Only two players have won the award since 2004.

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For the past 15 years only two players have managed to get their hands on the prestigious Stefan Edberg Sportsmanship Award, but one player thinks there could be a brand new winner this year.

 

Diego Schwartzman has lent his support behind world No.4 Dominic Thiem. The award recognizes those who have conducted the highest level of professionalism and integrity on the ATP Tour throughout the season. Established in 1977, Roger Federer has won the honour in 13 out of the past 15 years. The only other player to triumph during that period was Rafael Nadal, who won it in 2010 and 2018.

“I think Thiem can win it, he showed throughout the year a competitiveness and a respect with everyone that was spectacular,” Schwartzman told ole.com. “On top of that he is having great years of his career and this season was even better for the achievements he had.’
“He has a good chance of winning it.” He added.

Schwartzman, who reached the quarter-finals of the US Open earlier this year, has also been shortlisted for the award. Along with regular nominees Federer and Nadal. Only once has an Argentinian player won the title, which was José Luis Clerc back in 1981. At that time it was known as the ATP Sportsmanship award before getting renamed in 1996.

“I learned first (of getting nominated) through social networks rather than the official designation that the ATP sends you by mail.” The 27-year-old revealed.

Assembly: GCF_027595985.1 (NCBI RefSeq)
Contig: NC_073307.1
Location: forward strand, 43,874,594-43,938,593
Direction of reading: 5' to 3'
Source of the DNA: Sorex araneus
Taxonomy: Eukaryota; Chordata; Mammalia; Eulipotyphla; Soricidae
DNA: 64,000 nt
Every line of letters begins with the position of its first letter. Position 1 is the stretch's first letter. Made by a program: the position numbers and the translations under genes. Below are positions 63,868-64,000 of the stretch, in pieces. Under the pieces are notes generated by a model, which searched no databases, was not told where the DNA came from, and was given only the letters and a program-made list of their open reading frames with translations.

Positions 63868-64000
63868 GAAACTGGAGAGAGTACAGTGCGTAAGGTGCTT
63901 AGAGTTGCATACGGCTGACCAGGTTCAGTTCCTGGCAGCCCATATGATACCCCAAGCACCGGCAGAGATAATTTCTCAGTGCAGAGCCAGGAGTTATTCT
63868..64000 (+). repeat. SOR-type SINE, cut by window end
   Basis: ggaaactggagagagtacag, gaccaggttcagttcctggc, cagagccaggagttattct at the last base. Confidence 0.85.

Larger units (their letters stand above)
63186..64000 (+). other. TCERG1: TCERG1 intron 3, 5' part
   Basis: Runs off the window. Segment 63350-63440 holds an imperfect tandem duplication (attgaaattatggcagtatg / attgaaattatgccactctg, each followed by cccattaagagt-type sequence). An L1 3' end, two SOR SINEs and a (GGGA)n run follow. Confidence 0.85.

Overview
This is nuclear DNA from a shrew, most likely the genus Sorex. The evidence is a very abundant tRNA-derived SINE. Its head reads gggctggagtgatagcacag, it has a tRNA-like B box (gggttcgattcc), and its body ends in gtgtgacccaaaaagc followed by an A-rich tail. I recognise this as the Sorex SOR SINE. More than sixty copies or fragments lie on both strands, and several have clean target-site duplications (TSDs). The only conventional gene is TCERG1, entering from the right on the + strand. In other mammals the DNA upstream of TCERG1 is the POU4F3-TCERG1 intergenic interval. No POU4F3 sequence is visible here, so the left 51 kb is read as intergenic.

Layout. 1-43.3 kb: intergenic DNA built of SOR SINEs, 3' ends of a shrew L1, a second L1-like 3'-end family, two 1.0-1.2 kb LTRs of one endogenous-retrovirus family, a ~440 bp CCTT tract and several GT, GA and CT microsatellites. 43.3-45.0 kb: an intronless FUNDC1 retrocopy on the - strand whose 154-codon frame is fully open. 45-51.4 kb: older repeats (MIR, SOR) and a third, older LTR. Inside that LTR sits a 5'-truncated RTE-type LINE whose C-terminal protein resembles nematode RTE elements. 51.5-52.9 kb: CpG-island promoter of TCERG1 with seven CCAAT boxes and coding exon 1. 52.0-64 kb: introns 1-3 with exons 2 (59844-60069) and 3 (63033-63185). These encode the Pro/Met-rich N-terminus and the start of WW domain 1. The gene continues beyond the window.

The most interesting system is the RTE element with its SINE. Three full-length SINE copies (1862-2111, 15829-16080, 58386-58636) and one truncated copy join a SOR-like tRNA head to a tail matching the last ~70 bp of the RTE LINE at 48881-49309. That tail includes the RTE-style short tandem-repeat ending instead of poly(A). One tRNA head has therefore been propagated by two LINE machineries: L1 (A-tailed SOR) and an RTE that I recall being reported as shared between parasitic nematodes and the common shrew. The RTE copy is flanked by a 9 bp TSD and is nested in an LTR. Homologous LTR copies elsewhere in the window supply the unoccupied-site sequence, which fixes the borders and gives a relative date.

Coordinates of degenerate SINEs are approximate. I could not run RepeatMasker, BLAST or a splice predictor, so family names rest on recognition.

“It is more spectacular than anything for the players I have next to me. It is a very important prize that recognizes a little what you do off the court, not only hitting the ball.”

Whilst he is dreaming of winning the honour himself, Schwartzman is just happy that he has been nominated.

“If I won this award, it would be spectacular. Now I am on that payroll that is very good and represents the values ​​that I try to maintain on a day-to-day basis and that (my coaching teams over the years) have taught me. It is very nice to be recognized for that. “ He concluded.

The four nominees for the Stefan Edberg Award was shortlisted by the ATP. However, it will be the players who will decide the winner. The result will be revealed later this month.

Multiple winners of the Stefan Edberg/ATP Sportsmanship award

Roger Federer – 13
Stefan Edberg – 5
Pat Rafter – 4
Alex Corretja – 2
Todd Martin – 2
Paradorn Srichaphan – 2
Rafael Nadal – 2

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Kei Nishikori In Doubt For The Australian Open

Asia’s highest ranked male tennis player is contemplating when he should return to the tour following surgery.

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Kei Nishikori (photo by chryslène caillaud, copyright @Sport Vision)

World No.13 Kei Nishikori is refusing to rule out the prospect of skipping the first grand slam event of 2020 as he continues his recovery from surgery.

 

Nishikori hasn’t played a match on the tour since his third round loss at the US Open back in September. A month later he underwent a procedure on his right elbow in a move that brought his season to an early end. Currently undergoing rehabilitation, it is unclear as to when the Japanese player believes he will return to the ATP Tour.

“The prospect of a return from surgery on right elbow in January. Maybe February. In the second half of next year I want to be able to play well.” Nikkan Sports quoted Nishikori as saying.
“I don’t want to overdo it,” he added.

The Australian Open will get underway on January 20th in Melbourne. Should he miss the grand slam, it will be the second time he has done so in the last three years. Nishikori also withdrew from the 2018 edition due to a wrist injury. In January he reached the quarter-finals and therefore has 360 points to defend next year.